Bilateral compartment syndrome following prolonged anaesthesia in the lithotomy position

Can J Anaesth 1997; 44: 678-679.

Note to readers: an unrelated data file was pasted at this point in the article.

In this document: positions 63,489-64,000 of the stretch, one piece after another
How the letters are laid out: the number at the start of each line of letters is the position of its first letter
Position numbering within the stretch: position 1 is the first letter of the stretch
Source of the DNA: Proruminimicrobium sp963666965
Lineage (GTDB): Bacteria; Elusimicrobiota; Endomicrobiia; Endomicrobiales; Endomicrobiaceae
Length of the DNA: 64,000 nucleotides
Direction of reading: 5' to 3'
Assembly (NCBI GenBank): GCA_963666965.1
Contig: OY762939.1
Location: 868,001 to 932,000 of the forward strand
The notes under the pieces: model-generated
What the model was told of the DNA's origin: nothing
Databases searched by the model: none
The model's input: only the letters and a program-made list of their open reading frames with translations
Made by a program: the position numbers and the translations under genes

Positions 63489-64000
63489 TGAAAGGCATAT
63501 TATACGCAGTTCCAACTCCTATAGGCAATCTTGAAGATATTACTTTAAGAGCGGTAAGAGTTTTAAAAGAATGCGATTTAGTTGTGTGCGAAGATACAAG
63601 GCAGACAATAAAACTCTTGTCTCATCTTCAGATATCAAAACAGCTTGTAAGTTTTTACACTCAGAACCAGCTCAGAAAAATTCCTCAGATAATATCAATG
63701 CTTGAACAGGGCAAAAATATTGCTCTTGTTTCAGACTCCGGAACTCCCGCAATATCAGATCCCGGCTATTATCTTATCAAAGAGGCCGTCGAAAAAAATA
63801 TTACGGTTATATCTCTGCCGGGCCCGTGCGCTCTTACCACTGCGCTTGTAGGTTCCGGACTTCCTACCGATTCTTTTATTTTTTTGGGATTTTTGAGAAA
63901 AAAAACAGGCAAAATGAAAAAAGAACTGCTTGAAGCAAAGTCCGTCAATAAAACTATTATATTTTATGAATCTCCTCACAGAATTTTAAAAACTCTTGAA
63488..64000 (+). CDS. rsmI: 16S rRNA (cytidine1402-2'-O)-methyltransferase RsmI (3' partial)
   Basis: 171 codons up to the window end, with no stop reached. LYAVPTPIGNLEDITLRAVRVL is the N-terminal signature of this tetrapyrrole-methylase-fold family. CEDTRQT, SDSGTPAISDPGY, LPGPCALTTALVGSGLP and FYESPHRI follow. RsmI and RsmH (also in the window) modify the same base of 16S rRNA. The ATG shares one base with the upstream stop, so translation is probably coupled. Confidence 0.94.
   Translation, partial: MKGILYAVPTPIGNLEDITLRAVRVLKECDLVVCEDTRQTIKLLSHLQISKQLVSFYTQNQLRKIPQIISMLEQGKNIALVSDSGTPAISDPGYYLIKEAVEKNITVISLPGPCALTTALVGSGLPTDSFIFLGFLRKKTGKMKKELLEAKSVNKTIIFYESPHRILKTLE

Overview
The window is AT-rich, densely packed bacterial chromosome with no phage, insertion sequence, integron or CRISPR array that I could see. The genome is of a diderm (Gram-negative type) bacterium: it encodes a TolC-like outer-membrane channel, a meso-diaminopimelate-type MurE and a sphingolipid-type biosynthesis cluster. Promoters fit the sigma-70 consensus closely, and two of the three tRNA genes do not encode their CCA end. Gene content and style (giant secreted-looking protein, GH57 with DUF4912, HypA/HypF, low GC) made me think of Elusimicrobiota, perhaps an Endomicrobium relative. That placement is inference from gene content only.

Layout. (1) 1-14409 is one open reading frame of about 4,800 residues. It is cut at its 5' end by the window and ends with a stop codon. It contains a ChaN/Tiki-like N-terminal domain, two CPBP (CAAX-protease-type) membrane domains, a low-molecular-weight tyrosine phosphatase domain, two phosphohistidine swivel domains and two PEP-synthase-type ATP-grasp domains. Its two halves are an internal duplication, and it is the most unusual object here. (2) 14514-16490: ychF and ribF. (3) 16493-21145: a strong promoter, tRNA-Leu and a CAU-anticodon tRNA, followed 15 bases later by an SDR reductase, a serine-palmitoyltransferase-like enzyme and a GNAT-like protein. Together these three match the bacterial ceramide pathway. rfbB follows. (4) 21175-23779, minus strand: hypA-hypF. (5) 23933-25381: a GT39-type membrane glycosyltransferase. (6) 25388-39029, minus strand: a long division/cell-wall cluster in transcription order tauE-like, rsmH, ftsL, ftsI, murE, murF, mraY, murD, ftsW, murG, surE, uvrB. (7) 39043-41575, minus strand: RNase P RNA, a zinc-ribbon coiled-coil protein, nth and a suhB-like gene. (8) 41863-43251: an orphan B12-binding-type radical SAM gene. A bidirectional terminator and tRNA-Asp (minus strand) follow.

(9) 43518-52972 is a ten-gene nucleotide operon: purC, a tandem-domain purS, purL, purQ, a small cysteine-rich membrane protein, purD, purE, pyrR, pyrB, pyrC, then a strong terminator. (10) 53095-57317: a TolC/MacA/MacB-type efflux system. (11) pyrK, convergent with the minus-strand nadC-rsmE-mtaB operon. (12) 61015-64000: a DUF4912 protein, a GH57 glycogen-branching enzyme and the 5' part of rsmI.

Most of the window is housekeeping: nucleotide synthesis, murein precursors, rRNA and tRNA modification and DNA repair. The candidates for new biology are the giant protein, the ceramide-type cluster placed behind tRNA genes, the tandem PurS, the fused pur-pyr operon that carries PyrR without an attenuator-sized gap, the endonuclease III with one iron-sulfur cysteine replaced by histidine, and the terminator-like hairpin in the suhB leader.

To the Editor: A 29-year-old man underwent a five hour urological surgical procedure in the lithotomy position for posterior urethral stricture repair. No hypotension was observed during anaesthesia. The patient complained of bilateral calf pain with swollen tense extremities at the end of surgery. High levels of CPK, LDH, AST, ALT and oliguria were reported on the first postoperative day. ACT scan revealed a wide, hypodense area of the soleus and lateral head of gastrocnemius muscles in both lower limbs. Doppler examination excluded arterial or venous occlusion and confirmed bilateral compartment syndrome. A conservative management approach was adopted: m lower extremities were positioned at heart level, analgesic and myorelaxant drugs were used to control pain and contracture of both calves and sodium bicarbonate and crystaUoids were administered to prevent acute renal failure. The patient was discharged on the 17th postoperative day without neurological sequelae and all laboratory findings were normal. Compartment syndromes result from many factors: fight leg bindings, direct pressure on calves and prolonged time in the lithotomy position, s but the syndrome may also occur following surgical procedure of as little as five hours duration in the lithotomy position. Treatment of the syndrome is controversial: some advise early fasciotomy s-s and others recommend conservative treatment. Compartment syndrome may be prevented avoiding any unnecessary compression points of the lower extremities; pulse oximeters on both feet are recommended and prolonged hypotension must be avoided.